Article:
The recession and recovery effected young adults and their headship rate more than that of older adults. Many young people struggled in the recession and as a result moved in with their parents.
As our economy continues to improve and add jobs, younger Americans—millennials—are slowly starting to move out of their parents' homes where a record number of them have been living for the past few years. The global financial crisis that resulted in the 2007–2009 recession forced many unemployed or financially struggling millennials (those currently aged 18 to 34) to move back home or continue to stay living with their parents.
This trend has been one of the forces holding back the US housing market.
Establishing an independent household has long been considered an important milestone in the transition to adulthood. Over the last few years, fewer young adults were establishing their own households. The share of men and women ages 18 to 34 living in their parents’ homes was larger in 2012 than in the early 2000s.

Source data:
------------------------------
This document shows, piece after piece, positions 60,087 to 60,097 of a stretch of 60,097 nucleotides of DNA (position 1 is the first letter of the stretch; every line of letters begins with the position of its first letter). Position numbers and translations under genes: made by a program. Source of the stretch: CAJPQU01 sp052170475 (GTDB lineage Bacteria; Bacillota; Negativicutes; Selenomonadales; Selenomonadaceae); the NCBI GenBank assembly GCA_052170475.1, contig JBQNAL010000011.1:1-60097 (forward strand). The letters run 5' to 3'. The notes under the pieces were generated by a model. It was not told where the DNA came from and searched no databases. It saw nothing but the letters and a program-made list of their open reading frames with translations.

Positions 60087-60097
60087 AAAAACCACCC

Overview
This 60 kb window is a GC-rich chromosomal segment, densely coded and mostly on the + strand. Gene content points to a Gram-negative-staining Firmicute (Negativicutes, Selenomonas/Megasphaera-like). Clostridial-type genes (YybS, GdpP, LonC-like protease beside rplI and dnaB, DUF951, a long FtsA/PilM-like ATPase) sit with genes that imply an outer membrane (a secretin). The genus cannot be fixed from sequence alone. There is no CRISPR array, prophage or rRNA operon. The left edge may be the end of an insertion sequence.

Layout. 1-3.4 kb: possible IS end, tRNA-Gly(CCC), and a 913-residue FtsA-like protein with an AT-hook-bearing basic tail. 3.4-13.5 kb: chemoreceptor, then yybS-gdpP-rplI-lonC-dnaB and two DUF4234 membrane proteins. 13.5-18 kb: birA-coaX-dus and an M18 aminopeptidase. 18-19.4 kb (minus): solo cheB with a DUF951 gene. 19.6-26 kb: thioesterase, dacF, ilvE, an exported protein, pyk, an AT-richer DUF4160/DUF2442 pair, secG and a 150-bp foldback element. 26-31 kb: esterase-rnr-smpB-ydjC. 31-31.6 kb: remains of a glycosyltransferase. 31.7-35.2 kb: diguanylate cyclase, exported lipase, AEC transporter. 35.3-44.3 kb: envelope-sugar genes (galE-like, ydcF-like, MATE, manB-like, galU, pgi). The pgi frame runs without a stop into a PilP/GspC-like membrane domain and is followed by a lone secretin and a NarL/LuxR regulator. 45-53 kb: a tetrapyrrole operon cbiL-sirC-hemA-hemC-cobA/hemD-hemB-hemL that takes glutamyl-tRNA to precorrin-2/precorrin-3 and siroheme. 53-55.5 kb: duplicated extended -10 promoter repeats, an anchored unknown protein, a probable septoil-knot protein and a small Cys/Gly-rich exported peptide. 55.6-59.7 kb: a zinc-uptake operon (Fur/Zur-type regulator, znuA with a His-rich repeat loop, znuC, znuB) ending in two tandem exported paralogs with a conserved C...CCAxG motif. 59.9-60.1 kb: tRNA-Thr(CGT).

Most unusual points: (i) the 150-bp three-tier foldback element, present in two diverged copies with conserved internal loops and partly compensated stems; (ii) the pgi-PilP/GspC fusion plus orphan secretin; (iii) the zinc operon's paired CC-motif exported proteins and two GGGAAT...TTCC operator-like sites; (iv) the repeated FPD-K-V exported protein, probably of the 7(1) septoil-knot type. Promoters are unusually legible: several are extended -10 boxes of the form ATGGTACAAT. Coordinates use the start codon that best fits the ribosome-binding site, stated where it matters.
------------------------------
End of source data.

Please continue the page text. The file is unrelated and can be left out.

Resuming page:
However just in the past few months, that trend has been reversing and America's young people are finally moving out! According to data from Goldman Sachs, the percentage of 18-to-34-year-olds living with parents is now at its lowest level since 2011.
"The improvement in the labor market is likely to push up the headship rates of younger people," writes Goldman Sachs' Jan Hatzius. "Econometrically, we have found some evidence that headship rates respond to labor market changes in the under-35 population." According to the National Association...